Plenty of people have been declaring that compact pickup trucks will never be made and sold in the United States again. Among the reasons are that they supposedly cannot pass modern safety standards, are too weak when it comes to towing/hauling, and don’t provide the burly, manly image a larger pickup truck supplies. For whatever set of reasons, Ford might be thinking that people are wrong, because the automaker is exploring the possibility of resurrecting the Ranger for the US market.
For those who keep up with international life, they already know that the Ranger is alive and well in other markets. To be clear, the company would not be looking at just importing that version of the Ranger to North America. One of the top reasons is that it’s too close in size to the F-150, and there’s no way the Blue Oval is going to cannibalize such a successful model’s sales. Importing a pickup truck to the United States comes with some stiff tariffs, so any budget model sold here would need to be built in the country.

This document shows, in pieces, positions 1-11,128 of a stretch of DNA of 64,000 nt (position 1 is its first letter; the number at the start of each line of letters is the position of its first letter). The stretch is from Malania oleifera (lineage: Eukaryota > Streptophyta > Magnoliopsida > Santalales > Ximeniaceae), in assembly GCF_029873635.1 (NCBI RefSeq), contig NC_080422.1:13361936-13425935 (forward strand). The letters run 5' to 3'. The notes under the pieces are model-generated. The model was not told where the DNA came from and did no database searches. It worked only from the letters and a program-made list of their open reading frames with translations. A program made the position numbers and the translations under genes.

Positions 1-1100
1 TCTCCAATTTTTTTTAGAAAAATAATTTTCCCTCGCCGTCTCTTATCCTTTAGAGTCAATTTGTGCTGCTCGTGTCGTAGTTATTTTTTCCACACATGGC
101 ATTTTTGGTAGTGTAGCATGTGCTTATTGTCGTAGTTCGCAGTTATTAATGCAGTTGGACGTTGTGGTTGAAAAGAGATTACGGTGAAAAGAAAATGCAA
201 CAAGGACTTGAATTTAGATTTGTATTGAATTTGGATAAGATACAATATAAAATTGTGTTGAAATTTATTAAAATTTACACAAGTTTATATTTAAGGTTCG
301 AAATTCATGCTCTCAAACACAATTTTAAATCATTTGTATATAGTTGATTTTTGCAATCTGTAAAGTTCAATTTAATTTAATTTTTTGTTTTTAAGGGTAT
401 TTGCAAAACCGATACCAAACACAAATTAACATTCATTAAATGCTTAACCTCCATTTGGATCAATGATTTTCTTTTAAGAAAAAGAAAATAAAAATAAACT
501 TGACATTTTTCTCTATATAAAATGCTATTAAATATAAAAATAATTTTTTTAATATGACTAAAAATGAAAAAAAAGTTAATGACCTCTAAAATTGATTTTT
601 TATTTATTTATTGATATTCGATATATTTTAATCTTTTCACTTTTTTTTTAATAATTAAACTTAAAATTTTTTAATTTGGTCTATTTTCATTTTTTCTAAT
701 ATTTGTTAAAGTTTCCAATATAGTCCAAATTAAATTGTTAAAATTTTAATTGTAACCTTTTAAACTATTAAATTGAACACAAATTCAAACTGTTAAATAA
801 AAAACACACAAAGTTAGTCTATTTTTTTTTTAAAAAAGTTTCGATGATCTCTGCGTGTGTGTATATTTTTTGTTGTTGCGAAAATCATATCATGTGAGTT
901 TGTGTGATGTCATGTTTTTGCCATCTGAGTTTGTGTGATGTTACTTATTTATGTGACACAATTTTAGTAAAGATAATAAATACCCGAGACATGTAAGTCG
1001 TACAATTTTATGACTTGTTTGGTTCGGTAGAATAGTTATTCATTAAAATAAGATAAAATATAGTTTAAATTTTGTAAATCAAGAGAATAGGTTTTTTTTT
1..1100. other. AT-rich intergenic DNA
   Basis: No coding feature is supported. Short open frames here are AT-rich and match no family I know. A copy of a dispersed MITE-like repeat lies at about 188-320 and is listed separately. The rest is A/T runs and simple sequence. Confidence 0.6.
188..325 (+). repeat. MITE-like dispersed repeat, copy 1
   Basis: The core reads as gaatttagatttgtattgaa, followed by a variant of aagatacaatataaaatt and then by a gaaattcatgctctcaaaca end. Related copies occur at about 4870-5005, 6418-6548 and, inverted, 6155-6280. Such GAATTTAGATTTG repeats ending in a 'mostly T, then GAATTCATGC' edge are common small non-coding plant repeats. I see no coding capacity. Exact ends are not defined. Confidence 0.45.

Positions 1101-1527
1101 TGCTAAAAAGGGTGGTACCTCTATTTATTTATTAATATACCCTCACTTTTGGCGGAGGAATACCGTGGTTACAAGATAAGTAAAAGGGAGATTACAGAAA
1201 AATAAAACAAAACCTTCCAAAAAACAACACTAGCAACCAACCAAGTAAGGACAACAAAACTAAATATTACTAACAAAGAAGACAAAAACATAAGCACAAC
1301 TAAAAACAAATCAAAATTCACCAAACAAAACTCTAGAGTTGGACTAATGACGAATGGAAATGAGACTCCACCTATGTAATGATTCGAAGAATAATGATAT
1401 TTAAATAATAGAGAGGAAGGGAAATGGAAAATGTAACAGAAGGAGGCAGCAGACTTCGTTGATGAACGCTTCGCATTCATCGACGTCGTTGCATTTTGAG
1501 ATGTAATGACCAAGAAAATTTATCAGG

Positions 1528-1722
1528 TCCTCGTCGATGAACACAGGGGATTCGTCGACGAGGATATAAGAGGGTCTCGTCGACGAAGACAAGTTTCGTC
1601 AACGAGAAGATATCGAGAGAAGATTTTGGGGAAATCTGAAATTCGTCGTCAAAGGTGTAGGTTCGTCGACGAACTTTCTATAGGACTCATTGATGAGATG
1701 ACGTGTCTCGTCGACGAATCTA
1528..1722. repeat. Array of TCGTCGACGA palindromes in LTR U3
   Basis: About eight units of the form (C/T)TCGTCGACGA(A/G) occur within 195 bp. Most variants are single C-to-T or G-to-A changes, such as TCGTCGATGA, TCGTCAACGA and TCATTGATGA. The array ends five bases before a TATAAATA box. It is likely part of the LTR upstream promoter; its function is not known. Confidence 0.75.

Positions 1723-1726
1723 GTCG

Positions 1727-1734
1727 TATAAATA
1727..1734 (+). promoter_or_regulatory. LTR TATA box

According to an interview USA Today conducted with Dave Scott, who is the car company’s marketing manager, the new model would need to be about the size of the old Ranger. He also stated that it would be significantly more fuel efficient, plus would come with a price tag that is around $5,000 to $6,000 less than the F-150. Of course, everything is just talk right now, so don’t get too excited about the details just yet.
To build such a truck, Ford would likely need to turn to a unibody construction and front-wheel drive, with all-wheel drive available as an option. Such a design might be fueled by the fact that Honda has been selling Ridgelines consistently to people who want a car with a pickup bed in the rear. The Transit Connect supplies just such a platform.
It’s likely that Ford is flying this idea up the flagpole to see who salutes, so if you want to see a compact Ranger pickup in the United States, let Ford know.